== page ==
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21st Aug 2023

Breast milk comes in all different colours – and each has a meaning

Ellen Fitzpatrick

If you’re someone who pumps or freezes their breast milk, you’ll know that the colour of it can often not be what you expect.

While the majority of colours are completely safe for your baby to drink, some are a cause for concern so it is important we understand the difference.

From white and yellow to blue, green, red and even brown, what does each colour indicate and what colour is considered “normal”.

When most people think of breast milk, they assume it is always a creamy-white colour.  But as it turns out, this is not the only colour it can be, nor is it the only “normal” colour.

The change in colour or shade depends on the type of milk your body is producing.

Colostrum, the first form of milk that is produced, typically comes out in a thicker form and is more yellow in colour, but it can also be runny and clear.

If breast milk is yellow, there can be a few reasons. The beginning of breastfeeding will see this but foods that are high in beta-carotene like carrots, squash, and sweet potatoes, can also make your breast milk turn yellow.

Another reason it could appear yellow is by freezing it, as this can alter the colour.

When milk has transitioned from colostrum and becomes mature, it takes on the white hue, appearing more like skimmed milk.

As white and yellow are the two colours we typically expect to see, they aren’t the only two. Blue and green breast milk is also normal and nothing to be concerned about.

Blue breast milk is usually because it is mature milk, or foremilk, and appears thinner and contains less fat while breast milk can turn green from consuming dark green vegetables, like kale or spinach, and green food dyes.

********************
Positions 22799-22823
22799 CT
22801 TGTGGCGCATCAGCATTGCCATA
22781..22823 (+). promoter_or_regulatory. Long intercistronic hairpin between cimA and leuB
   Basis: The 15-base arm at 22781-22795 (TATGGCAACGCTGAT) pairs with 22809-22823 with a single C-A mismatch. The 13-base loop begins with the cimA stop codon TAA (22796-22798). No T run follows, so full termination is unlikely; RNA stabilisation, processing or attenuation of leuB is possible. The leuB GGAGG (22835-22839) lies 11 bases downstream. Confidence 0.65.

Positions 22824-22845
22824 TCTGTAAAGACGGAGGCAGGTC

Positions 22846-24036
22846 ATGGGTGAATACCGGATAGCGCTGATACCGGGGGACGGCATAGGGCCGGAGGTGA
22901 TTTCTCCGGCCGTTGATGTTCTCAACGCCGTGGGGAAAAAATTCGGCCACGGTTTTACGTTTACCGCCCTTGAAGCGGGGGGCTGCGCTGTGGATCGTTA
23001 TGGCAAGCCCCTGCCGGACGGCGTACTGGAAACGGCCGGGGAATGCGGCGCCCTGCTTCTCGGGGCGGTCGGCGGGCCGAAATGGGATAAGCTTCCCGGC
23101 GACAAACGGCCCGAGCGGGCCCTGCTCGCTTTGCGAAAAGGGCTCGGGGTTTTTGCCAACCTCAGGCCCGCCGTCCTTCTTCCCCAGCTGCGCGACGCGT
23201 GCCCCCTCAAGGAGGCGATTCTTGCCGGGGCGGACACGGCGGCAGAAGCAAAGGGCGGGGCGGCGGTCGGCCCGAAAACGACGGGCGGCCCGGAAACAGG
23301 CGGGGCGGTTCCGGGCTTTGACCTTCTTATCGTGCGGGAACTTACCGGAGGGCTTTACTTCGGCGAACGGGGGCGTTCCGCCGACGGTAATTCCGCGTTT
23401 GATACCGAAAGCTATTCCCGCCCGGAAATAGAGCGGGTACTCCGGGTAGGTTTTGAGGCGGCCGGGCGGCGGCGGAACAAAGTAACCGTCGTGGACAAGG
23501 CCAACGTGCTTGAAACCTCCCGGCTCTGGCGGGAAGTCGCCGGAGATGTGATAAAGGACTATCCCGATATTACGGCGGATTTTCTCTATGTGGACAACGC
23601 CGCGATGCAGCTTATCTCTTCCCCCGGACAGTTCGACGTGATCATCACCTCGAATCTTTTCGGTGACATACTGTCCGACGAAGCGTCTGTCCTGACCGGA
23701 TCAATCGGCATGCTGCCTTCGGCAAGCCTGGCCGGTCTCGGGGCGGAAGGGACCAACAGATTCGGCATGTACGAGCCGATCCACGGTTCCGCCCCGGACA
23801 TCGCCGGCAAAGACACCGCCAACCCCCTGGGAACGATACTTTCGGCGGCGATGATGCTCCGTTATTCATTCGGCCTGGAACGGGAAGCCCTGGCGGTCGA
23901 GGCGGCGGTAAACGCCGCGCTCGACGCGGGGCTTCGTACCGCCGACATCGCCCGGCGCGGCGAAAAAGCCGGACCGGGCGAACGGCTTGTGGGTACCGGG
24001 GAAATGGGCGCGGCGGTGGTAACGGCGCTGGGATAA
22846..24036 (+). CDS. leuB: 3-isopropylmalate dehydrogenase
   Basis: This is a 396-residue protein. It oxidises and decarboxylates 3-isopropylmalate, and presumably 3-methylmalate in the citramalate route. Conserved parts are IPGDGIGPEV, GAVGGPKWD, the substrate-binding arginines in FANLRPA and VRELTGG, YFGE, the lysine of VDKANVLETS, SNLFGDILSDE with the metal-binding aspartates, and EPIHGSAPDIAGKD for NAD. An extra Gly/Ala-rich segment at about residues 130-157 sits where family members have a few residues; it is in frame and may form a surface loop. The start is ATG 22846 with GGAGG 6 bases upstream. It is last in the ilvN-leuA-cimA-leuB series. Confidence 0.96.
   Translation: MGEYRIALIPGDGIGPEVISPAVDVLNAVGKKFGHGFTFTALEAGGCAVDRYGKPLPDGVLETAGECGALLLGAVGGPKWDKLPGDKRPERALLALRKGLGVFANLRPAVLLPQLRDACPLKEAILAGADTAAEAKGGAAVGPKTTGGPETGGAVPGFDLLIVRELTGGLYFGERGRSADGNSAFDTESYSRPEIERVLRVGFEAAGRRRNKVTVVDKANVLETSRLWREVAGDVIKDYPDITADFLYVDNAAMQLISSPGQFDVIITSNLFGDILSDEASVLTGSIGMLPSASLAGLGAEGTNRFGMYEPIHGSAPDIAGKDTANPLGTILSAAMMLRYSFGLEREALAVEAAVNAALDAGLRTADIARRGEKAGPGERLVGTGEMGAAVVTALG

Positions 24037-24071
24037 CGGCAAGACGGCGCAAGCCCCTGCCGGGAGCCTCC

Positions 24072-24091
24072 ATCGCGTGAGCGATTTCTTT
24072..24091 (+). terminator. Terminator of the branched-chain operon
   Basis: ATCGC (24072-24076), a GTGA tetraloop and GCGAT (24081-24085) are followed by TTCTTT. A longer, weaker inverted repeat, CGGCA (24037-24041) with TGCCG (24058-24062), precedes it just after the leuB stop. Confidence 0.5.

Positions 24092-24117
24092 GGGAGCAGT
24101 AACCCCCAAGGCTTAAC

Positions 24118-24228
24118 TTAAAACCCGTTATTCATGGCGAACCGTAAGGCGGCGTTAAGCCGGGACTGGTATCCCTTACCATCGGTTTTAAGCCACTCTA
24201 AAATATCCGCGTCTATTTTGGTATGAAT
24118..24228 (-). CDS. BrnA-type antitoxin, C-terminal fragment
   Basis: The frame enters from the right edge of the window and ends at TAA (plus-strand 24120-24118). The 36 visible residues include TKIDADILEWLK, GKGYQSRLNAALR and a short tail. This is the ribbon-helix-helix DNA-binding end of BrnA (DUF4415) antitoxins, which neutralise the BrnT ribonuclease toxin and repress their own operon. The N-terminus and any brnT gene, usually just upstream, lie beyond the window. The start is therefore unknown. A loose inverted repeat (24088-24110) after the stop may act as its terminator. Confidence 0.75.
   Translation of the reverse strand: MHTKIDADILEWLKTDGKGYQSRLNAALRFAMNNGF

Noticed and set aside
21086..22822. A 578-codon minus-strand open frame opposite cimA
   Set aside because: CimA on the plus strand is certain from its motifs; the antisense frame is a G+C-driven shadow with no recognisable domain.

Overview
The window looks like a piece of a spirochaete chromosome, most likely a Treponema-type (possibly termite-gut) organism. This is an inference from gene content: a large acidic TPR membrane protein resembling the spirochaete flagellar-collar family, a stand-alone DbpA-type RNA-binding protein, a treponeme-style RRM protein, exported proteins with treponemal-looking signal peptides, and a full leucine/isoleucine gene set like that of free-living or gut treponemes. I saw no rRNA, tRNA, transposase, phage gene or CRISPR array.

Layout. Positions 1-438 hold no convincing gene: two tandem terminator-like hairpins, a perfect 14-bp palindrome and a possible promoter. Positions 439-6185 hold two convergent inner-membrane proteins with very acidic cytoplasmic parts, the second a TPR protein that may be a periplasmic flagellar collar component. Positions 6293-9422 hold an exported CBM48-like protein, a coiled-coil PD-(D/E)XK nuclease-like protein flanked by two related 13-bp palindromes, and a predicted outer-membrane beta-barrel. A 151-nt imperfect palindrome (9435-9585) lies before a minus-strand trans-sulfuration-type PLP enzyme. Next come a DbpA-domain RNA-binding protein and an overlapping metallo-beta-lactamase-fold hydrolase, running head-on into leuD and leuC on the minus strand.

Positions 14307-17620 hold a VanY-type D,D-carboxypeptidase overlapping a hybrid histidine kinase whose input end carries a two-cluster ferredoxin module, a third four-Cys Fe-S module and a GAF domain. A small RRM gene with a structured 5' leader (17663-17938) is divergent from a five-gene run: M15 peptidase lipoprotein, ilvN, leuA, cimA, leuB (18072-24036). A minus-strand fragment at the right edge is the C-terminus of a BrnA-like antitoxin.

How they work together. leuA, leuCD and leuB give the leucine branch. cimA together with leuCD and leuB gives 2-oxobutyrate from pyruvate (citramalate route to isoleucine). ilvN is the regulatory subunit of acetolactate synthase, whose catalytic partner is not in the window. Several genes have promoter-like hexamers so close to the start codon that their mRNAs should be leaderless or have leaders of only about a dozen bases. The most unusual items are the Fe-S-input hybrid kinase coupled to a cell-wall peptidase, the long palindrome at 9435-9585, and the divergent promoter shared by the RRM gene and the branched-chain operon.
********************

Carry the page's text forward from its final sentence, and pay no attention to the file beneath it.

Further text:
When it comes to pink, red, or orange milk, there are also a few reasons as to why this could be happening.

According to Demi Lucas, an International Board Certified Lactation Consultant and patient care coordinator with The Lactation Network, pink milk occurs when there is blood mixed into the milk.

This happens when there is cracks in and/or around the nipple or damage in the ducts. If milk is neon pink, it can be a sign there is a bacterial infection.

Red milk can happen as a result of food dyes or blood from damage to the breast from breastfeeding or pumping.

Rusty Pipe Syndrome which is a harmless condition is also a reason for red breast milk and it occurs when old blood that has been left inside the milk ducts from vascular breast engorgement and is released. This only happens in 0.1% of those breastfeeding.

It can be off-putting when we see breastmilk as a different colour but the majority of the time, it is never something to be concerned about.

The only time you should see care from a medical provider is when your breast milk stays blood-tinted for more than a few days as it could indicate a different issue.

The other time you should contact a medical professional is if your breast milk is black or brownish in colour. This is usually caused by herbs or medication and it is important to understand which medication is safe to use while breastfeeding.



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